The Dinas Rock Silica Mine in South Wales. The Dinas Rock Silca Mine was important during the industrial revolution in South Wales as heat resistant bricks made of silica were required to line furnaces for smelting copper and iron ore and the silica found here was exceptionally high quality. Adits were cut into the mountain on different levels with steep inclines linking the different levels and railway tracks carried trucks through the mine to transport the silica to the surface. Exploring this mine is awesome. It begins with a large underground space, the roof being propped up by a series of rock pillars. It's built on an include and making our way downwards we reach the flooded section of the mine. The colours in the rock are beautiful; ochres. blues, oranges, reds and underwater - green, even though there is no light here for photosynthesis.
Climbing a steep incline and following the railway tracks is awkward; partly because of how steep it is and partly because of the amount of loose rock and gravel that now lies on that incline. We come to a wynch, rusted and broken but fascinating. It had at one time lifted trucks up and down this incline to remove the silica from the mine. This was one of the first times I had used light painting techniques to photograph mines, in which a powerful torch is used to light areas of the image during a long exposure and are a part of my "Hollow Mountain" project.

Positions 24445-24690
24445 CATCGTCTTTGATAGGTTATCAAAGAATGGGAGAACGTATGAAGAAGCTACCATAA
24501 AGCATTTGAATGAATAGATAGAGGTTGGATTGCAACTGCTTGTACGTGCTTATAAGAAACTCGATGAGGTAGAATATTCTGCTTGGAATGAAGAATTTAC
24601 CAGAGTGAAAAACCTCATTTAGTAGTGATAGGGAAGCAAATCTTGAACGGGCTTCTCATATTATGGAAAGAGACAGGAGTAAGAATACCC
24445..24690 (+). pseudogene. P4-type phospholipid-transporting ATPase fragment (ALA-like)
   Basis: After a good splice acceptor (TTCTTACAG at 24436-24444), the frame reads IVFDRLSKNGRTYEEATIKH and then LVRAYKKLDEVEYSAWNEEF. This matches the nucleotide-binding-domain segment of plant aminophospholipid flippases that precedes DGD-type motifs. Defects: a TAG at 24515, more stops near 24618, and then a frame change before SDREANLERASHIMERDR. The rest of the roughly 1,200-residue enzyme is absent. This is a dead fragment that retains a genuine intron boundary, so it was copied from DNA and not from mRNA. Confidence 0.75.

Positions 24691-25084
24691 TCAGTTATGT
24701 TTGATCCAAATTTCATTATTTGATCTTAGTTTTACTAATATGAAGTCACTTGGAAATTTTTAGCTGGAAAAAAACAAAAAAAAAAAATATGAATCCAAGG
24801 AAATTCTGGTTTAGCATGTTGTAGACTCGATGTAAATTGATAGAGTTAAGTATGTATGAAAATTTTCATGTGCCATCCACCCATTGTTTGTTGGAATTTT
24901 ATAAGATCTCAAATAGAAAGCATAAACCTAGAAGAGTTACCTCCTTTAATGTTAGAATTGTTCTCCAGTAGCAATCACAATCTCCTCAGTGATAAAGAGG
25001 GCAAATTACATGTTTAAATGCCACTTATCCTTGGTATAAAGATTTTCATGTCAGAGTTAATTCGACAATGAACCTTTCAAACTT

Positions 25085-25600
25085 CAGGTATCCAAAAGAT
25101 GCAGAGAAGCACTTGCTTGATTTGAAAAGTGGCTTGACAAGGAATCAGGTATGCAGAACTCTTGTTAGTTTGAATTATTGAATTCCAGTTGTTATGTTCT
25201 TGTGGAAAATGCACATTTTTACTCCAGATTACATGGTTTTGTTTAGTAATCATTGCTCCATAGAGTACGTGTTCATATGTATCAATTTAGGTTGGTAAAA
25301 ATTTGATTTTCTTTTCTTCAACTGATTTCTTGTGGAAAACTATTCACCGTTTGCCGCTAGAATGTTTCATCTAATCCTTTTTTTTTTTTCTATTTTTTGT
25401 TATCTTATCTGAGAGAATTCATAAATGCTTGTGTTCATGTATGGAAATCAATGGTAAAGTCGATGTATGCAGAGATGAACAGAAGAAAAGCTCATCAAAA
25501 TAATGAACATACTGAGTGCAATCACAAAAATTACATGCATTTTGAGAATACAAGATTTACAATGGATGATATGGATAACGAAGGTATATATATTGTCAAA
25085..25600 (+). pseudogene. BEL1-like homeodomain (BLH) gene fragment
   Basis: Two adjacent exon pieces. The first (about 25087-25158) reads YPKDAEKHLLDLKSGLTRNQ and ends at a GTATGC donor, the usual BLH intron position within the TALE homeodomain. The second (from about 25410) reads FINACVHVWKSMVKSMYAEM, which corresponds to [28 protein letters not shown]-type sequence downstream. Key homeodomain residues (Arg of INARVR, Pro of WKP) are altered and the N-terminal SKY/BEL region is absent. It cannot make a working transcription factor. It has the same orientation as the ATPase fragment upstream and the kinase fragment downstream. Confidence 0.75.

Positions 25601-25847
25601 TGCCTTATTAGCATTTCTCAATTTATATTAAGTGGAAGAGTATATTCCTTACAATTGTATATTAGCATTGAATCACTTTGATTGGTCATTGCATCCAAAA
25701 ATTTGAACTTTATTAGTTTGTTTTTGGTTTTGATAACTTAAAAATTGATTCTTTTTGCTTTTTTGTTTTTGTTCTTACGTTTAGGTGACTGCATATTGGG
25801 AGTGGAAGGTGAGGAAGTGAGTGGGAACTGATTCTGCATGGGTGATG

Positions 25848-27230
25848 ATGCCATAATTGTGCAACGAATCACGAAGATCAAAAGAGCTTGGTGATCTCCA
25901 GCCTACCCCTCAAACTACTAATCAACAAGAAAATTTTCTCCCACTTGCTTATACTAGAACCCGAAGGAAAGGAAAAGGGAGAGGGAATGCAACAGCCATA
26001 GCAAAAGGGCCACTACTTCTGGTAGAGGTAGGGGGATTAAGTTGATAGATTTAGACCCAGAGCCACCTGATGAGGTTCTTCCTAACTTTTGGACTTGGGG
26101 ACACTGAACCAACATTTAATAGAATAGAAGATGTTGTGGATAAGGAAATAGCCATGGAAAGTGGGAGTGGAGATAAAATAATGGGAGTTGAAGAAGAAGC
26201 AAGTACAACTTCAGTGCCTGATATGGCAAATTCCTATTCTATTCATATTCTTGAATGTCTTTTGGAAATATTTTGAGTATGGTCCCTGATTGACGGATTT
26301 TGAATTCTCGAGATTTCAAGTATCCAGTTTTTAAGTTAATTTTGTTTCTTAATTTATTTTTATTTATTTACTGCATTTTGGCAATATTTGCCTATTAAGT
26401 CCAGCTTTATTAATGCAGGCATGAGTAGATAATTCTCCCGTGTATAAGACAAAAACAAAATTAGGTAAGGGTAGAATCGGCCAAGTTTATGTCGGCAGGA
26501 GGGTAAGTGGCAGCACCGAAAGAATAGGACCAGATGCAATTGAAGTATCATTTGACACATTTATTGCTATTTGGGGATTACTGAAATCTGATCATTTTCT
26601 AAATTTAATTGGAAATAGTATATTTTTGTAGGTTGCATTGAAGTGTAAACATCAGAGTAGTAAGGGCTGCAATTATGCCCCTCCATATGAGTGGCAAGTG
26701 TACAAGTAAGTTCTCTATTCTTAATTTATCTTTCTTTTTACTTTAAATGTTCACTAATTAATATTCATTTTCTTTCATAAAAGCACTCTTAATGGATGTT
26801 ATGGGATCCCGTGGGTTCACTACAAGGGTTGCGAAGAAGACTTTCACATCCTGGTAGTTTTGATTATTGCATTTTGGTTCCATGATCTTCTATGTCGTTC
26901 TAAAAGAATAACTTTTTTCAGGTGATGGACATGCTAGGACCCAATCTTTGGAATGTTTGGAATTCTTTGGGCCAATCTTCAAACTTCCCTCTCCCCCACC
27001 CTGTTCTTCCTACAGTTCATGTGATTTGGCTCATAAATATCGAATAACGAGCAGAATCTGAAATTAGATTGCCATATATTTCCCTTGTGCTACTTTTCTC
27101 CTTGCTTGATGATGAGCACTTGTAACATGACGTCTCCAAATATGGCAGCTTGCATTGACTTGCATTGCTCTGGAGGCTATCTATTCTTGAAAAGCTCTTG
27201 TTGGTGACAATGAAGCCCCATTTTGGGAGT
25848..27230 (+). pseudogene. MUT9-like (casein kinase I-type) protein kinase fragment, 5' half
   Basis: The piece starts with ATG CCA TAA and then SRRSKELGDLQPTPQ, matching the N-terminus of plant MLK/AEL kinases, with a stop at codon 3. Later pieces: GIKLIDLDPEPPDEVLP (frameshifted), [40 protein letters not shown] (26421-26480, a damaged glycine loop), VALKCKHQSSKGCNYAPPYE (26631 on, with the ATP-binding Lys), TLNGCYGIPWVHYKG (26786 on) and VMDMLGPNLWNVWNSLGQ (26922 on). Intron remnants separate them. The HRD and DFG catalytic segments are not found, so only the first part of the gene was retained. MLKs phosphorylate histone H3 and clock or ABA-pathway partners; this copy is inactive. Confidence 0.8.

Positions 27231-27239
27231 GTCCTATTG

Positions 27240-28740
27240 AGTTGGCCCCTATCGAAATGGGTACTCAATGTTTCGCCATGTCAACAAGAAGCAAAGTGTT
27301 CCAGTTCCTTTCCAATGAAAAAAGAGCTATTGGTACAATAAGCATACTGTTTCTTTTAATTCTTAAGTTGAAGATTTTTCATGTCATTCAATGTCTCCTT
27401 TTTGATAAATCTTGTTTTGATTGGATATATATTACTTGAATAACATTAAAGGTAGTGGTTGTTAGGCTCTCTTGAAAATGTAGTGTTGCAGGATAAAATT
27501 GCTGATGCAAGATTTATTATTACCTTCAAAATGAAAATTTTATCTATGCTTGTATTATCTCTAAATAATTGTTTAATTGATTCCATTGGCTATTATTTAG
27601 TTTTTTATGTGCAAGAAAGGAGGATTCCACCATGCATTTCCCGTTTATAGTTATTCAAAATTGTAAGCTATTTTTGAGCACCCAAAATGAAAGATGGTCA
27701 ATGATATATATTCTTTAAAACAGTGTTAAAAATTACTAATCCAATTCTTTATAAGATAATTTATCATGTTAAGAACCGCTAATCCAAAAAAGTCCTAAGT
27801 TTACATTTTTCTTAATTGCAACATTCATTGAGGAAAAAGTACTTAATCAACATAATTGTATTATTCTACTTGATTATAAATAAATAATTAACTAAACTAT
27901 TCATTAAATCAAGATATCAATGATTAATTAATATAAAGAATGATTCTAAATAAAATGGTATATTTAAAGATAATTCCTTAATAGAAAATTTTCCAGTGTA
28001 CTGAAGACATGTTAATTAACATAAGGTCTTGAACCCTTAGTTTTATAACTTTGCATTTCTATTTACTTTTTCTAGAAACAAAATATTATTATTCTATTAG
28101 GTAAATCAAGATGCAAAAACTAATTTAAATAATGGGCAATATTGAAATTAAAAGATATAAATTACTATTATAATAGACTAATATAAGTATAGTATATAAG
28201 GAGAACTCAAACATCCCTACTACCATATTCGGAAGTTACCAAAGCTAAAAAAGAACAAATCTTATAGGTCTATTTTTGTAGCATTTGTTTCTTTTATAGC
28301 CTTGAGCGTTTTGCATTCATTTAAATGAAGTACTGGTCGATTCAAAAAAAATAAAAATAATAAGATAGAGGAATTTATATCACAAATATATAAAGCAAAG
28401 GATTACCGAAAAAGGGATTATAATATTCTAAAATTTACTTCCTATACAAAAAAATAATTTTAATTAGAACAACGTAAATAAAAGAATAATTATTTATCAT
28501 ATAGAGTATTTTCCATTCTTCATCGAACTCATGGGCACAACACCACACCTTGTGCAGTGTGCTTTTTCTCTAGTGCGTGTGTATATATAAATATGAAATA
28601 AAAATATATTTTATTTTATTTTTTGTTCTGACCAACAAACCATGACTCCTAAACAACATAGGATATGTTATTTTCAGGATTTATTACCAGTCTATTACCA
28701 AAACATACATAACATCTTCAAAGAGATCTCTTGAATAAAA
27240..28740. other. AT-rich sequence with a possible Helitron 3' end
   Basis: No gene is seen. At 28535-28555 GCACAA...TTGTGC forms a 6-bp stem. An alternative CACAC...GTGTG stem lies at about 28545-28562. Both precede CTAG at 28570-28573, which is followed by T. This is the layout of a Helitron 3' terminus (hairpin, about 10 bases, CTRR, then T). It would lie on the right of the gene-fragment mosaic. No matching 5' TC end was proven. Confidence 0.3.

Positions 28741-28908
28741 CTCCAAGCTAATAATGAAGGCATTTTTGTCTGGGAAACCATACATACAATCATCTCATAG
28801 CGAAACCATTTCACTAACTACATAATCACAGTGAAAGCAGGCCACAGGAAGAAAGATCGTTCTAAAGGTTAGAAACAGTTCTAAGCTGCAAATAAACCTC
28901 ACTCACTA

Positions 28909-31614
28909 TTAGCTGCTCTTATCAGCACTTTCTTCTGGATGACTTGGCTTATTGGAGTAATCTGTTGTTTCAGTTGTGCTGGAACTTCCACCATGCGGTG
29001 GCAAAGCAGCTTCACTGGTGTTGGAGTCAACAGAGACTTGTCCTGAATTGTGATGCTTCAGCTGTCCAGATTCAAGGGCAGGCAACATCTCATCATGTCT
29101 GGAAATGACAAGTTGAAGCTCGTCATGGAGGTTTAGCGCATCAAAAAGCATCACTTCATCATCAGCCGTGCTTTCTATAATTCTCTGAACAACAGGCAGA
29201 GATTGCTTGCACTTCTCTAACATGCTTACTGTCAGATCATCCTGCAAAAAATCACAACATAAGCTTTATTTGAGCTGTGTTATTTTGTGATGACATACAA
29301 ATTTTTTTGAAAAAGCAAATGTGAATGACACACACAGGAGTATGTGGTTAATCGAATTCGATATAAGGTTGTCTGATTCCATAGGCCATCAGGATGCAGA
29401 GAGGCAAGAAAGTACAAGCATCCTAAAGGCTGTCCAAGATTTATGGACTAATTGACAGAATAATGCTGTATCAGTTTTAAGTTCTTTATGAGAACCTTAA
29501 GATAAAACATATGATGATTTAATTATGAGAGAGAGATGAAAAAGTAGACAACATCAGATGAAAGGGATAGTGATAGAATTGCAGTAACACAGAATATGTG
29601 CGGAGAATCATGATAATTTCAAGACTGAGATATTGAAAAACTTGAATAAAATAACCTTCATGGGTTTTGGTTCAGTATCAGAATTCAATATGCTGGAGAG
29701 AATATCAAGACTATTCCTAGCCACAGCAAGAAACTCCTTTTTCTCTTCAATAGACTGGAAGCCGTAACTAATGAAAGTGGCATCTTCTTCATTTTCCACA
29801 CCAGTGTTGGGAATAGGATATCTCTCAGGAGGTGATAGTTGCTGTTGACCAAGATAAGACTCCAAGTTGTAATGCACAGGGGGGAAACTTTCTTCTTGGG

They won awards at "Hidden Earth" The UK's National Caving Conference and Exhibition including the Moore Books competition winner and Best New Comer